But the health of the child is often a concern, as well. “We get them checked for general health screenings, HIV testing, etc. because we don’t know their background. If we screen them and something comes up, we can get them treatment at a partner hospital.”
“After 3 months (in Emergency Care), often they are back to good health and stable, but we can’t always find their relatives. In that case, we continue and look into foster families that would be willing to care for them. Our staff visit them once a month to see how they are doing. Is the child developing sufficiently? Is the family providing a loving environment for the child? How is the child feeling about living with this new family?”
Foster care is a team effort
By the time the family has been approved to take a child coming out of Emergency Care, their case has been supported by the foster care team, government officials, religious leaders and community leaders. And these families went through a long process to be accepted into CIF, which Leak oversees, as well. “All of these families had to apply to CIF to become foster families,” he says. “We look at all of the factors concerning their living situation, like stable housing and a stable income. We consider their ability to care for children with trauma histories, as well as the health and wellbeing of the families themselves.”
Leak emphasised that he wants families applying to CIF to be successful. They should have what they need to care for the child. “We have to be very thoughtful and careful when we place children into families,” Leak cautioned. His goal is for children and foster families to be successful together. “We’re careful because if we choose a family that’s not good, and we place the child there, then have to take them out of it and place them somewhere else, that’s really difficult for everyone, and it also really negatively impacts the child. It affects their feelings and mental wellness.”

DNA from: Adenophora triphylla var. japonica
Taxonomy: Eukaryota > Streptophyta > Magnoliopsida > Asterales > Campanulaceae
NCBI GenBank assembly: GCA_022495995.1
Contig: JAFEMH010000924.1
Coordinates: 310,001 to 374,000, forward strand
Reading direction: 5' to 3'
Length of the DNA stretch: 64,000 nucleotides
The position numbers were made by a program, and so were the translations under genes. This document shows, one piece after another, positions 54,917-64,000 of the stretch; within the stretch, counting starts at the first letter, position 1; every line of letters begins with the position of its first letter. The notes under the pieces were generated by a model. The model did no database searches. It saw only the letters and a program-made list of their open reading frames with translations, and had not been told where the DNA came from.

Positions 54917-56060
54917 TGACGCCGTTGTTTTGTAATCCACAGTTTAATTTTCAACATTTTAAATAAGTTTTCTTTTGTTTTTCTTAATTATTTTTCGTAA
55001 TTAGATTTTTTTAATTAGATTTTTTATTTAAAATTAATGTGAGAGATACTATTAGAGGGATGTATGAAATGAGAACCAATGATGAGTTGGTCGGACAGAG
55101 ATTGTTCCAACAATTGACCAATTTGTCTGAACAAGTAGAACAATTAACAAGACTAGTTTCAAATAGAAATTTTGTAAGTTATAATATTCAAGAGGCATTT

“Pride in our work”
Despite all of the work and stress of managing so many complex situations, Leak draws a lot of inspiration and hope from his work. “When I talk about it, I really have a lot of pride in our work,” he beamed with a smile. “I get to see kids in Foster Care that are growing up healthy and happy. They are being loved and get to go to school. It makes me so happy to meet with these children.”
Sometimes, he says, the progress a child makes is so significant, it’s hard to even believe. He mentioned a training he went to with foster families, who brought some of their kids with them. “The kids were so grown and healthy, I didn’t even recognise them. I almost couldn’t believe it! They overcame so much – before they were sick, and now they’re growing so fast. It’s hard to believe.”
Leak finished our time reflecting on what he enjoys most about his work: supporting children to know the love of a family. “I love work that lets me help children who have lost parents, and help them receive new family just like their peers. They know peace and security, love and relationships just like other kids their age. When I think about not doing this – what if there wasn’t someone working to help these children? What would these kids feel like? This gets me really excited.”